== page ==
Lesbian Representation and the Limits of “Visibility”
- 163 Downloads
This essay traces movements in thinking about lesbian representation and lesbian embodiment by means of the rhetorical figure of “visibility” and its political possibilities and limitations. Sexuality has a relationship to the visual that is decidedly fraught and in which queer politics tries to interfere in a variety of ways (see Bell, 1999, p. 6). “Knowledge” about being lesbian is based to an astonishing degree on judgments about the stability or instability of the visual. Consequently, the lesbian/gay/bi/transgender movement can be described as an outstanding example of a politics of visuality within which the understanding and imputation of identity is based on a coupled system of knowledge and gaze.
KeywordsBlind Spot Visual Evidence Femme Play Lesbian Identity Drag Queen
Unable to display preview. Download preview PDF.
- Apter, E. (1998). Reflections on gynophobia. In M. Merck, N. Segal & E. Wright (Eds.), Coining out offeminism? (pp. 102–122 ). Oxford, Malden: Blackwell.Google Scholar
- Barthes, R. (1972). Mythologies. New York: Noonday Press.Google Scholar
- Barthes, R. (1983). The fashion system. New York: Hill and Wang.Google Scholar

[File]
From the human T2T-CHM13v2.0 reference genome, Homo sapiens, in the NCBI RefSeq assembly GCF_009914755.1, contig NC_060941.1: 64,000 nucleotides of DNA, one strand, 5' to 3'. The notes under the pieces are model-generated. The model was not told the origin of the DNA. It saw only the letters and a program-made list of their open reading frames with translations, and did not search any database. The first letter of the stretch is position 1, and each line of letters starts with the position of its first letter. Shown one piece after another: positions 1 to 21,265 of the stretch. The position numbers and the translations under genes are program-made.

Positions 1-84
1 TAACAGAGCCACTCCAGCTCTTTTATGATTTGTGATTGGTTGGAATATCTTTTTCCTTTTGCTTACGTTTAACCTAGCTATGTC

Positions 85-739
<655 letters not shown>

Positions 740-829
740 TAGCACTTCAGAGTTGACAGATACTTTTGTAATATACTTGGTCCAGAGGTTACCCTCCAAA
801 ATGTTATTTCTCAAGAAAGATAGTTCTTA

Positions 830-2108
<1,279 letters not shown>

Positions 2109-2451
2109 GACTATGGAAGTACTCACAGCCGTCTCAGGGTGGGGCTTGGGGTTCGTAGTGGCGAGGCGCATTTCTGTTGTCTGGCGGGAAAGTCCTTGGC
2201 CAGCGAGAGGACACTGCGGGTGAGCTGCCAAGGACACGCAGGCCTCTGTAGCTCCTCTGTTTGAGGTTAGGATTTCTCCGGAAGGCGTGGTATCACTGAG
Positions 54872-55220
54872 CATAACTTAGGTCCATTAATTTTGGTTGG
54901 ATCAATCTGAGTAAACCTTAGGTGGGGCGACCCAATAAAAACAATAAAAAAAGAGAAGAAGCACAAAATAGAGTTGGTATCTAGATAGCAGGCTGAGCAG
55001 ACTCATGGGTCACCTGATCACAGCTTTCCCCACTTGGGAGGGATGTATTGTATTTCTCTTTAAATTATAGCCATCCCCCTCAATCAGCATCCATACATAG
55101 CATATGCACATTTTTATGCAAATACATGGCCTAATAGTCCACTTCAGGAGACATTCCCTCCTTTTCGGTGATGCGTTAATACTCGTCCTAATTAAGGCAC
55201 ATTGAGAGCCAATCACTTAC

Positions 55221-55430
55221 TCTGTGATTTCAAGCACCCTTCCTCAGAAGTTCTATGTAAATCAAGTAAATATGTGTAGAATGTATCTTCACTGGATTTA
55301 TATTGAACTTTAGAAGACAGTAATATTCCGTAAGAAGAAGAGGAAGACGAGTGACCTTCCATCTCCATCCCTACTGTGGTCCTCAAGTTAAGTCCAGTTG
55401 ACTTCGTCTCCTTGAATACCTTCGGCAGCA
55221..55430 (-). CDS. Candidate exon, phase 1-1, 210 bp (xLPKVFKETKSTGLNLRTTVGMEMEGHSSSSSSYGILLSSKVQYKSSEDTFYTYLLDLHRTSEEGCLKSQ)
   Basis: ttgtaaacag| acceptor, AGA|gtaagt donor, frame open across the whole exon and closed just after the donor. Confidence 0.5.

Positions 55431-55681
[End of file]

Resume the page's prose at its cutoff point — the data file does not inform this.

- Bell, V. (Ed.) (1999). Theory, culture & society. Performativity and Belonging, 16, 2.Google Scholar
- Butler, J. (1990). Gender trouble: Feminism and the subversion of identity. New York: Routledge.Google Scholar
- Butler, J. (1993). Bodies that matter: On the discursive limits of “sex”. New York: Rout-ledge.Google Scholar
- Butler, J. (1991). Imitation and gender insubordination. In D. Fuss (Ed.), Inside/Out: Lesbian theories, gay theories (pp. 13–31 ). New York: Routledge.Google Scholar
- De Lauretis, T. (1991). Film and the visible. In Bad Object Choices (Ed.), How do I look? Queer firm and video (pp. 223–264 ). Seattle: Bay Press.Google Scholar
- Martin, B. (1996). Femininity played straight: The significance of being lesbian. London, New York: Routledge.Google Scholar
- Walker, L. M. (1998). Embodying desire: Piercing and the fashioning of ‘neo-butch/femme’ identities. In S. R. Munt (Ed.), Butch/Femme: Inside lesbian gender (pp. 123–132 ). London: Cassell.Google Scholar